Donnerstag, 24. September 2009

northern exposure

combining the need to gain some headspace with the opportunity to visit a place i had wanted to visit since i was a child, i found myself on a plane cruising towards the faeroe islands into a pastel-coloured sunset over the north atlantic. a sea, as james joyce poignantly observed, was both 'snot-green and scrotum-tightening' (but more about that later). while the occasionally visible natural gas rigs flaring off their excess produce were a sight in their own right, i was more fascinated by the alcoohol-consumption patterns on board. eventhough i am more than familiar with the attitude of finnish and other eastern european air travellers confronted with possibility of limitless booze on a flight, i must respectfully say 'chapeau' to the faeroe islanders. standard orders for the first round to go with the flimsy sandwich of a meal were along the lines of "two akvavit, three beers, and two baileys please. oh, and two bottles of red wine too if you dont mind. and maybe a whisky, just in case." the second round was no different and during descent my neighbour ordered three beers and two red wines which he heroically downed before disembarking approx. 7 minutes later. like said, chapeau!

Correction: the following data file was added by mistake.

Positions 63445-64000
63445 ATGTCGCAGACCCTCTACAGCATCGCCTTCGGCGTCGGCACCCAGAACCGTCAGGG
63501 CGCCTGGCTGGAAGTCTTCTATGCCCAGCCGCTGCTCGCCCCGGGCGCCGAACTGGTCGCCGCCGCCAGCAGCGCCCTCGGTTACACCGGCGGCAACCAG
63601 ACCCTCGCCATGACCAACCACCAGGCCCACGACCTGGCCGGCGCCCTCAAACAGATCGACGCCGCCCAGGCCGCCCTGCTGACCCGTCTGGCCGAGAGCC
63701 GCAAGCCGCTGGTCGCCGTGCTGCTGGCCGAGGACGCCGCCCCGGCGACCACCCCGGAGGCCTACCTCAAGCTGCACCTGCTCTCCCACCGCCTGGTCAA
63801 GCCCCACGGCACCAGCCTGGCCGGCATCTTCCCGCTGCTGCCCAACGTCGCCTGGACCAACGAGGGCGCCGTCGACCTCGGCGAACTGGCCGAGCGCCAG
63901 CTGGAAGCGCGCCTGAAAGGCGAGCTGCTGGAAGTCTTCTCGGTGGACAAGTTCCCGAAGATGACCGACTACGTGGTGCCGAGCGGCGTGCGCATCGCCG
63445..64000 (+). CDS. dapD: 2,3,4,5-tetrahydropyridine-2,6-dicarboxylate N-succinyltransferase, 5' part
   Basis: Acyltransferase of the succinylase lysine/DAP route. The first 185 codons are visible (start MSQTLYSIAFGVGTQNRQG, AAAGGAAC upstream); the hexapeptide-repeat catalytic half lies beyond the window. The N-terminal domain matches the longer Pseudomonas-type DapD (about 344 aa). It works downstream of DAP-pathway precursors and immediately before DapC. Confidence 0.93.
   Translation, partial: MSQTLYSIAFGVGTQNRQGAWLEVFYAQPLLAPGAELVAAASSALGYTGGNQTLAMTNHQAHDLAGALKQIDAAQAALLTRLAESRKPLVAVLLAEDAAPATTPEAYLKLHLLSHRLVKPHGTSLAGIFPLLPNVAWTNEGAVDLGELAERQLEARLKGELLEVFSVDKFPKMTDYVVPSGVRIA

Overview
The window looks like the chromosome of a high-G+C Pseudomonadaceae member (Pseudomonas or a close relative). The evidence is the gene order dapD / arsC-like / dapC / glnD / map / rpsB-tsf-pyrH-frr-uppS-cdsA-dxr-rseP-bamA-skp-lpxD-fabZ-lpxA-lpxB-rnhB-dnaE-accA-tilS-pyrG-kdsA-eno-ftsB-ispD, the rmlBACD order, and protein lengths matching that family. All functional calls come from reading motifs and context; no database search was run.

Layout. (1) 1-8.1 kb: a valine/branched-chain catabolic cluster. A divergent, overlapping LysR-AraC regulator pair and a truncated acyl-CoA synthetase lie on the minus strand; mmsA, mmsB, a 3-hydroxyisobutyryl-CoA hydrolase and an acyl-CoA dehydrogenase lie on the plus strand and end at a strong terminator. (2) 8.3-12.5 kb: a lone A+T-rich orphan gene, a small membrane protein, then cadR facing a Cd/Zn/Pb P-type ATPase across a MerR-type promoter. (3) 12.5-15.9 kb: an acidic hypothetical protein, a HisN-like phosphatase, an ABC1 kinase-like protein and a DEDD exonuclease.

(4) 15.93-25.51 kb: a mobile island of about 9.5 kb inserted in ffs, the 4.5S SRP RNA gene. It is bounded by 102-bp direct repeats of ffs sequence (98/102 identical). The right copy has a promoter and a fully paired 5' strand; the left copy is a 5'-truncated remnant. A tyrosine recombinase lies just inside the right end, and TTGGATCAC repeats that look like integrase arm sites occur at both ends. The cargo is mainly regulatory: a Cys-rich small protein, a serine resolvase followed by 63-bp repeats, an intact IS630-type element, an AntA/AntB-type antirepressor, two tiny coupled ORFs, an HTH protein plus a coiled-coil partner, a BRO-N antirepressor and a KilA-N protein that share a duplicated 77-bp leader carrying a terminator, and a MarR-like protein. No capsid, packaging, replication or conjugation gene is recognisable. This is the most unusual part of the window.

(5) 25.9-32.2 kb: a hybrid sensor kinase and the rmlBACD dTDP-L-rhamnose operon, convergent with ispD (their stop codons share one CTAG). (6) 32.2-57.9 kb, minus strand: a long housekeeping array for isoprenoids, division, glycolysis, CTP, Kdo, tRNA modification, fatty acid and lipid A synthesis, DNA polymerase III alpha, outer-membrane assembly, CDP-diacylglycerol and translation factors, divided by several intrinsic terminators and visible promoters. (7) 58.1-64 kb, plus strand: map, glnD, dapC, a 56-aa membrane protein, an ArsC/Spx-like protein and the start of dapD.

if there was a recurrent theme in my conversations with faeroese, however, it was the weather. i have yet to find a society as weather-obsessed as the one here. on ethe one hand, it is of course more than understandable. sitting precariously on some steep cliffs in the middle of he north atlantic and completely at the mercy of the raging elements, it is an obvious issue to worry about. nowhere else have i been served a print-out of the updated weather forecast for the next three hours with breakfast in a hostel. but, and here's the crux, it was completely off. well, not completely. sun, clouds, rain and wind are constants; low fog, high fog, sleet are variables. all one can do is guess (and discuss, at length and to no end, as i found out) is in what order they will be comning in and for how long. from my experience so far 10-15 minutes seems a good bet, leading to scenes like the one today where an older villager told me, within a space of 20 minutes, first "ah, tis a pity you come now, such bad weather" to be followed by "ah, tis wonderful weather here, no? lucky you're here now!" and not be wrong in his statements.

apart from discussing the weather, chasing sheep and doing far too little work on my thesis, i decided to go beneath the impressive, pounding waves of the north atlantic. beautiful, colourful and immensely rich with life, which surprised me somewhat. but it was also quite heavy-duty. next time i dive off the balmy waters of bunaken in a t-shirt, i'll reflect back on how i was ungraciously struggling to clamber up a kelp-covered concrete pier in the pitch-black night with almost the equivalent of my bodyweight in equipment strapped on to me, pulled back down into the icy atlantic by the relentless surf and pushed back down by gale-force winds whipping the rain horizontally into my face. in and of itself a beautiful experience, though, and one that reminded me of how easy i often have it. and not just in terms of diving...

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